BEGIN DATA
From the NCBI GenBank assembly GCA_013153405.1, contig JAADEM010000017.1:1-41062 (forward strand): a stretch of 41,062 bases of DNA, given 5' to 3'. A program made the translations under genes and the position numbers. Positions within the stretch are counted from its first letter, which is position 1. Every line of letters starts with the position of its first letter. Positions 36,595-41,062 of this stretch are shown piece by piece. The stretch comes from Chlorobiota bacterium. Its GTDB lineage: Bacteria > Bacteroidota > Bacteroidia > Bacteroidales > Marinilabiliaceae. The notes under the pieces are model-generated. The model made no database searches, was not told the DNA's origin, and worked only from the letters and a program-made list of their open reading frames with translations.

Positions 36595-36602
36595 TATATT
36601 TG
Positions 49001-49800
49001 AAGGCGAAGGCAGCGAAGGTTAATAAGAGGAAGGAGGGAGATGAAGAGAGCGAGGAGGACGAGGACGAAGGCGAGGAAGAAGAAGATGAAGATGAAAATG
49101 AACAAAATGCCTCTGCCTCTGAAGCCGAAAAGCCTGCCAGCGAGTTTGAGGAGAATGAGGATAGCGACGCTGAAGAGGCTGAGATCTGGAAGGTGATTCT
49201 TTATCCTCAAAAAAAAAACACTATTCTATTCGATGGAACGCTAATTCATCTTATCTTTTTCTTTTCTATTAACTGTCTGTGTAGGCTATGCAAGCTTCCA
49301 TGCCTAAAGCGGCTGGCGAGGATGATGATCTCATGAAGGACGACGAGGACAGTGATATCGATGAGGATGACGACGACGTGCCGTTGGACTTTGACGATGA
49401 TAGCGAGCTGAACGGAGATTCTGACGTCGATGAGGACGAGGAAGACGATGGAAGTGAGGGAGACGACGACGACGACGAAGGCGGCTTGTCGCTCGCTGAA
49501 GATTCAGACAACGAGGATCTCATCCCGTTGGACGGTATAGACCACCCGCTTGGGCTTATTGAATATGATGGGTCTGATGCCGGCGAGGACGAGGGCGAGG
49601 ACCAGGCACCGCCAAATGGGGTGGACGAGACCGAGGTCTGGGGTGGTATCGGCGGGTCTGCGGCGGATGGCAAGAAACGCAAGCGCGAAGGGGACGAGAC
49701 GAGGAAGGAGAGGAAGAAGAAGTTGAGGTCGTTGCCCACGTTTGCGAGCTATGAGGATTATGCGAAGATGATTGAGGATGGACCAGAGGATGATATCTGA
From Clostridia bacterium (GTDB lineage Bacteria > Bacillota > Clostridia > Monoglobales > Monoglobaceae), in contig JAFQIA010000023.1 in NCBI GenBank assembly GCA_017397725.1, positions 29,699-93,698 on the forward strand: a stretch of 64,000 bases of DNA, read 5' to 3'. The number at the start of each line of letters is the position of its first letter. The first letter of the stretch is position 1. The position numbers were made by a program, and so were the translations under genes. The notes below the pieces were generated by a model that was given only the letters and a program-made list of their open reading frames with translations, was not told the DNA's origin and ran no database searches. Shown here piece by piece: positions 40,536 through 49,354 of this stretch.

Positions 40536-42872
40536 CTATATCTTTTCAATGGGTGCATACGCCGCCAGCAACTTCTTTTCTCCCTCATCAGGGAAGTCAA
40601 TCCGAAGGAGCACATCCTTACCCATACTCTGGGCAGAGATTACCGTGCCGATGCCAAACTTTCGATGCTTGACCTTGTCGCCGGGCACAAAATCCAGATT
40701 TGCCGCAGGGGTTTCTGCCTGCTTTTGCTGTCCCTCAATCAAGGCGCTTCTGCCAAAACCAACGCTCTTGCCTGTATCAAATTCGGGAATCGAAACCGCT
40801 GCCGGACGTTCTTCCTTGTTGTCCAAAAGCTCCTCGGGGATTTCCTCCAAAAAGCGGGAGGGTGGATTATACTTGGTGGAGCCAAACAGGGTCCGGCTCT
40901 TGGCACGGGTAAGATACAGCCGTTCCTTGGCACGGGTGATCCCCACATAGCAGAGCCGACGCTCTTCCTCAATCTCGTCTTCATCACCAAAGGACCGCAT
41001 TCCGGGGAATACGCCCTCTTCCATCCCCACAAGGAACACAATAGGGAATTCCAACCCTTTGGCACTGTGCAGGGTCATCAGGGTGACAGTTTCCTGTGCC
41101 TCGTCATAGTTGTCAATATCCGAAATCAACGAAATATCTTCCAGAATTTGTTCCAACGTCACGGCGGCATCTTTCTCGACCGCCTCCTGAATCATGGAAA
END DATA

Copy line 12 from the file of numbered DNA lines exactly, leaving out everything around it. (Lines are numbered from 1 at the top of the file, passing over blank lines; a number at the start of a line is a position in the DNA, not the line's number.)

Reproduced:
49601 ACCAGGCACCGCCAAATGGGGTGGACGAGACCGAGGTCTGGGGTGGTATCGGCGGGTCTGCGGCGGATGGCAAGAAACGCAAGCGCGAAGGGGACGAGAC